Rx for orphan walrus calf: touch, massage, cuddle, repeat

July 7, 2017 by Dan Joling
In this Wednesday, June 21, 2017, photo provided by Alaska SeaLife Center shows a walrus pup in a quarantined pen as it's cared for at the Alaska SeaLife Center, in Seward, Alaska. The pup was found on a mining barge in Nome, Alaska, and transported to the SeaLife Center, which is the only facility in Alaska that holds permits to care for stranded marine mammals. Center officials estimate the pup was two weeks old when it was found. (Jennifer Gibbins/Alaska SeaLife Center via AP)

Everybody needs a shoulder to lean on now and then. A walrus calf at the Alaska SeaLife Center in Seward, Alaska, is getting one 24 hours per day.

Trained staff members, working in pairs, are touching, massaging and cuddling a calf all day and all night as part of its recuperation. The calf, estimated to be about 6 weeks old, was found last month without its mother several miles outside Nome.

Walrus are highly social and spend two years with their mothers, said Jennifer Gibbins, marketing and communications director for the center.

"They need constant contact," Gibbins said. "Part of the caregiving is providing that constant contact and tactile interaction.

The calf was spotted in mid-June on the deck of a mining barge. The was still on the barge the next morning and the barge crew summoned wildlife experts.

The SeaLife Center is dedicated to marine research and education and features a public aquarium. It's the only facility in Alaska that holds a permit for marine mammal rescue and rehabilitation.

When the calf reached Seward on June 17, it weighed 120 pounds (54 kilograms) and was extremely lethargic.

"He was severely dehydrated," Gibbins said. "That was really the first concern."

The calf initially was fed with a tube down its throat that sent food directly to the stomach. It was considered a hopeful sign when the animal began bottle feeding about a week later.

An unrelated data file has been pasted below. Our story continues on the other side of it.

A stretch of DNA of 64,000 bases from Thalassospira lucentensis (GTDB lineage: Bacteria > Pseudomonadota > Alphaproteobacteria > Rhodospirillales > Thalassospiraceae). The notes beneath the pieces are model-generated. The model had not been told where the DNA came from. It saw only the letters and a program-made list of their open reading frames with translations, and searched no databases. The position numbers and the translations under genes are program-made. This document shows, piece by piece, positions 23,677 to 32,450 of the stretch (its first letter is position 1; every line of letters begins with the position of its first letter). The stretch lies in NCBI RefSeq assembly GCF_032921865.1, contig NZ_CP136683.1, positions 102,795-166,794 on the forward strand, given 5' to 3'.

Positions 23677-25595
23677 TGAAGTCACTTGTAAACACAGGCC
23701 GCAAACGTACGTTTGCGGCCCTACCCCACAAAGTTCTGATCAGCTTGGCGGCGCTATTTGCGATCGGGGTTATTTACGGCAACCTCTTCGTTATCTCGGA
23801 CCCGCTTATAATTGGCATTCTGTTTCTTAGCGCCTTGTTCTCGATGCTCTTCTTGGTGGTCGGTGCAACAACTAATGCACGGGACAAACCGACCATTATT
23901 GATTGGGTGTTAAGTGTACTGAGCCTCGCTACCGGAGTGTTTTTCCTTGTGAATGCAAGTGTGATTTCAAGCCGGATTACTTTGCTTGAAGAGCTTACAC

The calf now sucks down up to a liter of formula seven times per day. As the calf rehydrated and recuperated, he became more active, curious and plump. He now weighs 143 pounds (65 kilograms).

"That's a pretty dramatic change in a short time," Gibbins said.

The cuddling is critical, Gibbins said.

"One of the unique things about walrus is that there is a very high level of maternal investment with a calf," she said. "They are with their moms for two years in the wild."

Twenty staff members have been trained to be with the little guy. He leans on them and sometimes lies on them. Sometimes he sucks their arms. Gibbins calls it nursing behavior.

"An infant human might be sucking on your fingers. That's what they're doing," she said.

Walrus have practical reasons for refined touching. They use their hundreds of short, highly sensitive whiskers to search for clams and other seafood on the ocean floor, according to the Alaska Department of Fish and Game.

A sea otter, ringed seal and two harbor seals also are receiving care. Most of the center's rehabbed animals return to the wild but the young walrus won't be.

"We can care for this . We can take care of its health. We can give it some good social interaction. But we cannot teach that animal how to be an animal in the wild," Gibbins said. "That's why they're non-releasable."

No decision has been made on placement. The SeaLife Center will determine what facility can give it the best veterinary and social care.

"This walrus needs to be with other walrus," she said. The center expects to house the animal through summer and into the fall.

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